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Cover Story: Reclaiming lost Atlanta

Five undiscovered redevelopment gems

Call them diamonds in the roughest neighborhoods. A 1920s Mason's hall sitting empty and abandoned. Warehouses waiting for a new use. Vintage movie houses that have grown decrepit since the days when a double-feature was a quarter. Pockets of quaint old storefronts filled with a whole lot of nothing.

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Across much of south and west Atlanta, cool commercial nodes, semi-vacant lots and landmark buildings await rebirth as lofts, coffee shops, boutiques — perhaps as the next East Atlanta Village — if only the right developer or urban pioneers could see their potential.</
Many of these spots are located in some of the city's poorer communities: a once-thriving commercial strip in Summerhill, rows of warehouses on the edge of Adair Park, deserted shops in the old Bankhead Highway corridor. They are places that haven't seen significant private investment since white flight focused developers' attentions on the northern suburbs nearly a half-century ago.</
But the likelihood that these overlooked revitalization opportunities will soon be discovered is greater now than ever. Atlanta is experiencing an intown housing boom that's spurring developers to look at parts of town they wouldn't have considered a couple of years ago.</
"There's a great number of untapped areas on the south side of town," says Robert Begle, a principal with Urban Collage, an Atlanta land-use planning consulting firm.</
Begle observes that redevelopment seems to be taking a clockwise swing through the city. That could explain why Kirkwood, a fast-gentrifying neighborhood on the eastern edge of the city, is the scene of one of the latest civic makeovers.</
The Kirkwood Station project, which broke ground last month on the corner of Hosea Williams Drive and Howard Street, will replace a row of gutted storefronts with 12,000 square feet of new shops and restaurants topped by 23 two-story condos with prices starting around $300,000.</
That development follows the recent revival of Decatur's Oakhurst commercial district a few miles away, where neighborhood restaurants and art galleries have filled old storefronts, a former hospital, even a gas station.</
But even popular parts of town that today seem like sure bets typically began their upswing because a local entrepreneur was willing to gamble on an unsavory area. To many old-timers, it wasn't all that long ago that a pre-Biscuit, pre-Fellini's Candler Park was the sole province of the un-air-conditioned Sylvia's Atomic Café.</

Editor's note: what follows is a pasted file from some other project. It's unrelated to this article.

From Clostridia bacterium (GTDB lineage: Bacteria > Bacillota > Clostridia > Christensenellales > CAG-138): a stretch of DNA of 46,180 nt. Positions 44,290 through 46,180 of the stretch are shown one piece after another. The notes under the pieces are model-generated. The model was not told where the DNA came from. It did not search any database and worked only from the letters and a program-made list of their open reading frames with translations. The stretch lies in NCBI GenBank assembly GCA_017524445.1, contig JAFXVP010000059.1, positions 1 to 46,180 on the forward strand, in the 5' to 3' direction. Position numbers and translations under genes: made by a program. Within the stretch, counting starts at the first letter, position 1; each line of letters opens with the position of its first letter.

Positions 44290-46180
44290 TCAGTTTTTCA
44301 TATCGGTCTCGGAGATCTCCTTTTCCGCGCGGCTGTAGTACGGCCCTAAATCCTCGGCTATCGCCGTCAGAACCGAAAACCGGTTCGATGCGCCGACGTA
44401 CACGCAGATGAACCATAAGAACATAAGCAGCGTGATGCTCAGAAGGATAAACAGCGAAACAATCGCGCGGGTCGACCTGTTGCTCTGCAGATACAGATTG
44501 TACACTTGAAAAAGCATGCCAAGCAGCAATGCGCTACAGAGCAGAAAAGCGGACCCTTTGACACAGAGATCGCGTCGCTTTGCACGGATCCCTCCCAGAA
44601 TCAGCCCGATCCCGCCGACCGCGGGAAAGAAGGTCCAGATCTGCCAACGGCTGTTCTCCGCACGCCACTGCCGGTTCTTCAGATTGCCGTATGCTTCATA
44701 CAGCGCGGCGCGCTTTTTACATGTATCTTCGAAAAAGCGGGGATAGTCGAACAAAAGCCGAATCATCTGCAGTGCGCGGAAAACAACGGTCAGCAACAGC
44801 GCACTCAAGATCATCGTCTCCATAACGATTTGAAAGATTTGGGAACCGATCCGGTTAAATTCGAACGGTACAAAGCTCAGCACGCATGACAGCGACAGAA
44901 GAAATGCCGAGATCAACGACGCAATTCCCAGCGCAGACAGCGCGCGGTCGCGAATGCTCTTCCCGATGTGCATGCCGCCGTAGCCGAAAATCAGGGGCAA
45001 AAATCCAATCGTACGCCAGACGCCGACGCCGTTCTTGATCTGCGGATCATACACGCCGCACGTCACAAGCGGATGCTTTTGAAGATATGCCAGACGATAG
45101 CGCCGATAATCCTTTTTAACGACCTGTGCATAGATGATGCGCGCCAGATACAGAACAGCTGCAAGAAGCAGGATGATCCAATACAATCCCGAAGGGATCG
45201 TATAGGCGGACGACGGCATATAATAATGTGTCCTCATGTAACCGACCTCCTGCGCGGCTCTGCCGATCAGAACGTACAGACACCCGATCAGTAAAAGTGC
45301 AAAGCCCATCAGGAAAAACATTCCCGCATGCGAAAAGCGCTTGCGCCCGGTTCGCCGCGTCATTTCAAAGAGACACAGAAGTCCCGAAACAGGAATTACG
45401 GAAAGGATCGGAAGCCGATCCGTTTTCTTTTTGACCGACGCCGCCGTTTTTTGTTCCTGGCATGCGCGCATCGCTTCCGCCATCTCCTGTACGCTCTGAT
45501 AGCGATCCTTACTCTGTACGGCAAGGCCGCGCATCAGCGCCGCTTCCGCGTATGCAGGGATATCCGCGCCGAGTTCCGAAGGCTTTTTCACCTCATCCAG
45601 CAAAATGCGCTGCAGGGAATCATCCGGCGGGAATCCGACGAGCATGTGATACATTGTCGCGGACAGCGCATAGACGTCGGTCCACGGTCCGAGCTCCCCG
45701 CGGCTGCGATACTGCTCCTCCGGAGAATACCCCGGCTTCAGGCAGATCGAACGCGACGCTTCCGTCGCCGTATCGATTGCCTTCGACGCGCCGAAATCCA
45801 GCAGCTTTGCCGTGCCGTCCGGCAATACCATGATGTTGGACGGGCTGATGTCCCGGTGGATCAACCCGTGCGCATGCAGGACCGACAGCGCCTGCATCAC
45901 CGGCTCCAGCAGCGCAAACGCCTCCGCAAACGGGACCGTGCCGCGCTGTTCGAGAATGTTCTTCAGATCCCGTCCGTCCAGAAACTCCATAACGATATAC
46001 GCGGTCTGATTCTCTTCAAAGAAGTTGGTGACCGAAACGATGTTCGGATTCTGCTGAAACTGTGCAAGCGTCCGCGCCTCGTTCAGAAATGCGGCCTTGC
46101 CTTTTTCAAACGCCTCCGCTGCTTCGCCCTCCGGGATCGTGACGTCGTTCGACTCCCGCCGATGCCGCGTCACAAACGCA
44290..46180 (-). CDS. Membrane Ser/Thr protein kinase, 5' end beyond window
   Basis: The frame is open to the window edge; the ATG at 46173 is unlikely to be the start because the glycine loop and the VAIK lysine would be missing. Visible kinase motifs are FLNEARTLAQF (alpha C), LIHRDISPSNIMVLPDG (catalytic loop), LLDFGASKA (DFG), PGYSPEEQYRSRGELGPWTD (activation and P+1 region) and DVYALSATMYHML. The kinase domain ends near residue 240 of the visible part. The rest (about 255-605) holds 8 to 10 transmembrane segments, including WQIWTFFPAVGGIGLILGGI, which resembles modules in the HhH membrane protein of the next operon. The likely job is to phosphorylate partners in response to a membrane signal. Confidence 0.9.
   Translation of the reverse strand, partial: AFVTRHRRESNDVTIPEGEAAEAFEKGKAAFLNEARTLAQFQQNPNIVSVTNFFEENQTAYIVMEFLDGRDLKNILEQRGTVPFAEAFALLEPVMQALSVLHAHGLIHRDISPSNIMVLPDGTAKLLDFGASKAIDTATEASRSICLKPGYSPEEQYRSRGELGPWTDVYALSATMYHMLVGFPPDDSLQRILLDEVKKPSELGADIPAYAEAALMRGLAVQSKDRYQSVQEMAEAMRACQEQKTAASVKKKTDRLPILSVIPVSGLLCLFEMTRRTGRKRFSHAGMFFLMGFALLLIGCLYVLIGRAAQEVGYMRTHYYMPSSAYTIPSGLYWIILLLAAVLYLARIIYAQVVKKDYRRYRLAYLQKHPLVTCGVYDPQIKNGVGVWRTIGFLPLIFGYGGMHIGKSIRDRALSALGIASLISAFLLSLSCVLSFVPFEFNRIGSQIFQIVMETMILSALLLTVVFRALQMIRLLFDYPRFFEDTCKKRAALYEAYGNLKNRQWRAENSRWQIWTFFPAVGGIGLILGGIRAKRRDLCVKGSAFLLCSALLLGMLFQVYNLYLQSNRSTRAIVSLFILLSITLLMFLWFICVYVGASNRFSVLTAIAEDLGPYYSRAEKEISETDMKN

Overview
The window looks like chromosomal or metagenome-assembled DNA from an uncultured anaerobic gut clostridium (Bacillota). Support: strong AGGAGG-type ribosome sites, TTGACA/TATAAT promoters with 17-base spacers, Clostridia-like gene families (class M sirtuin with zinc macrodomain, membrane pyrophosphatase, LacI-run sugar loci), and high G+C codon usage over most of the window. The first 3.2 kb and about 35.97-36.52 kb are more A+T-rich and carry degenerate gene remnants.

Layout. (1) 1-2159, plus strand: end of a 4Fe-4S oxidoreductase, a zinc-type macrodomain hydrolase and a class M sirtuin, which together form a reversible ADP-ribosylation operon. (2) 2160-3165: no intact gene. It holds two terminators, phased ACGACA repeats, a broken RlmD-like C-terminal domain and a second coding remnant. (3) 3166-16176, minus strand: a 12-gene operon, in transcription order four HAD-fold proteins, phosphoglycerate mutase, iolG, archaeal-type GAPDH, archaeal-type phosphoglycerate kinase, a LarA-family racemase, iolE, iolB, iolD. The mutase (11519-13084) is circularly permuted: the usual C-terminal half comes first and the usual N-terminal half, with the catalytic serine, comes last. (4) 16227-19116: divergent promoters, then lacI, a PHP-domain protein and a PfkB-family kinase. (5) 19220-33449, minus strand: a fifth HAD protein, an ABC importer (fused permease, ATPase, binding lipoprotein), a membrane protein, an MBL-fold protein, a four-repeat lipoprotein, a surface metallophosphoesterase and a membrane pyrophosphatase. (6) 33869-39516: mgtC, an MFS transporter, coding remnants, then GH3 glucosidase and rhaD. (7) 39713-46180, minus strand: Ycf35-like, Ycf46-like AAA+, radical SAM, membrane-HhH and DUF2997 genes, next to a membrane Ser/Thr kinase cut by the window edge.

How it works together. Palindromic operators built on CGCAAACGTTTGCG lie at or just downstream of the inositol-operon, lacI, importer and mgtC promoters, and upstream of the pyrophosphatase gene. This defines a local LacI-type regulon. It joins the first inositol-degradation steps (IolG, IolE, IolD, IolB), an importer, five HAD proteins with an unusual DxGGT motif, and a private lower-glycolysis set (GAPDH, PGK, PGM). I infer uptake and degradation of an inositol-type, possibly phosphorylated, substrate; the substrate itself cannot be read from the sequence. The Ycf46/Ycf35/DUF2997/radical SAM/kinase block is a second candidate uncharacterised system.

Twenty years ago, for instance, when Don Bender began buying property along Flat Shoals Avenue, the name "East Atlanta Village" hadn't yet been coined. Nor did the street have the cozy, welcoming vibe — much less the mix of funky shops and hipster hangouts — that now make it one of the city's liveliest neighborhoods.</
One storefront Bender bought was filled with used tires. Another was crammed floor-to-ceiling with old furniture — not for sale, as he recalls, but waiting for the occasional flea market. To put it bluntly, East Atlanta in 1985 was not what any sane developer would've called prime real estate.</
But Bender saw in the woebegone commercial district the same kind of potential that had drawn him to invest in Little Five Points a decade earlier, back when that neighborhood was still considered poison by most conventional lenders.

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From the two-story triangular building at the southeast corner of Flat Shoals and Glenwood to the stately, former East Atlanta Bank across the street to the majestic (and still vacant) Madison Theatre in the middle of the block, the forgotten 1920s strip was every bit as impressive, architecturally speaking, as Little Five or Virginia-Highland.</
"I thought East Atlanta was an attractive place," Bender says. "It seems like a no-brainer now that people like pedestrian-friendly commercial areas, but that wasn't the thinking back then."</
Bender had trouble finding other entrepreneurs who shared his enthusiasm — almost 10 years' worth of trouble. He beat the bushes looking for retailers and restaurateurs with enough creativity to take a chance in a risky, unproven part of town.</
Then, in 1995, aided by a $50,000 low-interest loan from the city, Todd Semrau and his mother, Bette, opened Heaping Bowl and Brew. With its Eastern European menu and a blue-collar boho ambiance, the restaurant and bar proved a near-instant success.</
Along with the newly opened Sacred Grounds coffeehouse and a nearby gallery, Heaping Bowl (which closed this fall) helped kick-start East Atlanta's decade-long rejuvenation as a dining and shopping destination. The neighborhood's heightened profile captured the attention of first-time home buyers, which created more competition among potential retail tenants, which, in turn, helped boost surrounding property values.</
"It seems like when you get one good, viable business, then things start to shift," Bender says. "When the ball gets rolling, it tends to feed on its own energy."</